IT’S billed as the most important meal of the day. So when it comes to serving breakfast to paying customers, it is make or break. You really don’t want vulcanised scrambled egg or a frazzled tattie scone to ruin the rest of someone’s day.

This is where John (not his real name) comes in.

What John doesn’t know about a full Scottish breakfast is not worth knowing. He reckons he’s eaten about 3000 of them over the past 22 years.

But this is not just an unusual lifestyle choice. It’s his job.

You see, John is an undercover hotel inspector for the AA and spends his working life rating hotels, B&Bs, restaurants with rooms, as well as camping and caravan sites. He travels across Scotland, conducting nearly 150 overnight inspections a year.

One key part of his work is assessing the quality of an establishment’s food.

“A good deal of an inspector’s job is benchmarking against other hotels, other foods and other breakfasts, so as a result I have been eating the same breakfast for the last 22 years,” he explained. “There is no getting away with just having toast.”

The Scottish version of a “full English” is usually augmented by Lorne sausage (aka square slice), black pudding, tattie scone and haggis. Add fruit pudding to really gird your loins for the day ahead.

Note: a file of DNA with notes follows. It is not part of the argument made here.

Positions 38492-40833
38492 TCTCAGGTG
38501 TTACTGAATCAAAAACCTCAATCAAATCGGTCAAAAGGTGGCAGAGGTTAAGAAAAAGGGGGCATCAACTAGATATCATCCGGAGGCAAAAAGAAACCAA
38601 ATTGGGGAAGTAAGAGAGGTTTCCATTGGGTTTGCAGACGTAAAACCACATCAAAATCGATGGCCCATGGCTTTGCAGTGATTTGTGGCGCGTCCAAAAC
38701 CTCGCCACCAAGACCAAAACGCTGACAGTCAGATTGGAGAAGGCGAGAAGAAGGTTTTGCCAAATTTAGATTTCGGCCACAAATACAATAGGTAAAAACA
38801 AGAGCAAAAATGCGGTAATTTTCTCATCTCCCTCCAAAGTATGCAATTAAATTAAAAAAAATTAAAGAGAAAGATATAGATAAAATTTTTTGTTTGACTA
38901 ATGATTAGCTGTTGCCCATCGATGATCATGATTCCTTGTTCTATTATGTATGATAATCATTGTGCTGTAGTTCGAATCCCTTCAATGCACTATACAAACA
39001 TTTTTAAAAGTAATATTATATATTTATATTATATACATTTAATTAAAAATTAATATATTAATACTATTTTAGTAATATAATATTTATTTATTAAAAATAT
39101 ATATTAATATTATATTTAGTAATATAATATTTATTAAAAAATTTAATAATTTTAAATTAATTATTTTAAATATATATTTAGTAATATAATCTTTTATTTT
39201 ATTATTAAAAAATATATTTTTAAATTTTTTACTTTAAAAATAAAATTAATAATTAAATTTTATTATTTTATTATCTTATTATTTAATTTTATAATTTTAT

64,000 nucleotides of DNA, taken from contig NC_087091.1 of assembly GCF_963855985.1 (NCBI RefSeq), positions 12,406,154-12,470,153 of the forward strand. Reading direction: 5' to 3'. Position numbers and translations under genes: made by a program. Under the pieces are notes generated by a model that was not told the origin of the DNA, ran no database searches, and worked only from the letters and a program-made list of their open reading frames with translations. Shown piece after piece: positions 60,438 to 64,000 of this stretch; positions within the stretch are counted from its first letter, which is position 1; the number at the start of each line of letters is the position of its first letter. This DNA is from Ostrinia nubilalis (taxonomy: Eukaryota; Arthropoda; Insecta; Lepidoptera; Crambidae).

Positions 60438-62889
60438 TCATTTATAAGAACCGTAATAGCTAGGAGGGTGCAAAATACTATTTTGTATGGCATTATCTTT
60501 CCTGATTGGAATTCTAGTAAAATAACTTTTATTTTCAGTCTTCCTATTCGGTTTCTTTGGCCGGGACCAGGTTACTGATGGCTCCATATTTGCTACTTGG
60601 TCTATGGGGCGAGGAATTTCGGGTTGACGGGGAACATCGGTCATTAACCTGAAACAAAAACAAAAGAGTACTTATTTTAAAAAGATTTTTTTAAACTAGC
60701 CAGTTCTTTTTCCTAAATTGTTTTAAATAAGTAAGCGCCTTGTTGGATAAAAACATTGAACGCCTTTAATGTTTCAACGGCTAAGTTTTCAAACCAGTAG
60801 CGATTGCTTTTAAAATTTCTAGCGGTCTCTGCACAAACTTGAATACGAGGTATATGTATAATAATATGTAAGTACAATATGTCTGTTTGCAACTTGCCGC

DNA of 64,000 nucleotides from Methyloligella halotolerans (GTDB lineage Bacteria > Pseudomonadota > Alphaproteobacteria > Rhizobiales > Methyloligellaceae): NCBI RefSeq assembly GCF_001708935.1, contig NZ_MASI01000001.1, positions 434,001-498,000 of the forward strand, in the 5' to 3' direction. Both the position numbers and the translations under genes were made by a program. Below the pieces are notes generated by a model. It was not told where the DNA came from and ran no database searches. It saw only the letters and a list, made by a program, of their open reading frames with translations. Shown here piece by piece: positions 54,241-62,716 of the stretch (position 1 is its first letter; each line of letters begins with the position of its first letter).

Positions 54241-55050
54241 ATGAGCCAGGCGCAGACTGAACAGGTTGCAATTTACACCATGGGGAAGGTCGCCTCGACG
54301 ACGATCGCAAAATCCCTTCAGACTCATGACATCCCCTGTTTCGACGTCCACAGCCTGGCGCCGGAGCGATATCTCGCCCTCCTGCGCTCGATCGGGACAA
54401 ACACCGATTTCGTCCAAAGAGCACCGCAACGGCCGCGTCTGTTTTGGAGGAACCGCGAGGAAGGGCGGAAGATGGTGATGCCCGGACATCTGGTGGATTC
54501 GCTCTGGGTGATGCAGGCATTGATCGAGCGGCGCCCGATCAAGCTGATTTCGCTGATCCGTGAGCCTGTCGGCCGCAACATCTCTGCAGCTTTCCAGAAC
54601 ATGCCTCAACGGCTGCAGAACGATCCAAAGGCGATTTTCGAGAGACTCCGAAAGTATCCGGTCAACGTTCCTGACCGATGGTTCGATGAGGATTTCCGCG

In a job where the stakes are so high, John has become a master at staying under the radar until he’s ready to check out. He goes to some lengths to keep his real identity a secret from proprietors until then, especially if it’s an establishment he’s previously visited.

“I use different names each year, a different email address and home address so they can’t pick me up via their guest history on the reservations system,” he told BBC Scotland.

If proprietors suspect an inspection is afoot, John says the most common mistake they make is being too attentive to the guest that they think could be an inspector.

“During one meal, I was asked on 28 occasions if everything was satisfactory with my meal. In doing so, they were not paying attention to the other guests in the dining room at the same time as me.”

In reaching a rating for a hotel – which can be anything from one to five stars – John says its surroundings are less important than other factors.

“Cleanliness is key,” he explains. “Hospitality again is very important. It’s not service-related – offering you tea or coffee, for example – but asking ‘how was your day, what are your plans, how about this weather?’.”

So a good stay is not just down to a tasty slice of black pudding.

I can attest to this. One of the best weekends away we had was a trip to Prague. In the morning, we made our way down to the buffet breakfast where the choice was extensive.

There was the usual fare: cereal to sausages with everything in between.

What we hadn’t bargained for was soup.

Oh well, when in Prague …

For the full Scottish experience, just add lentils.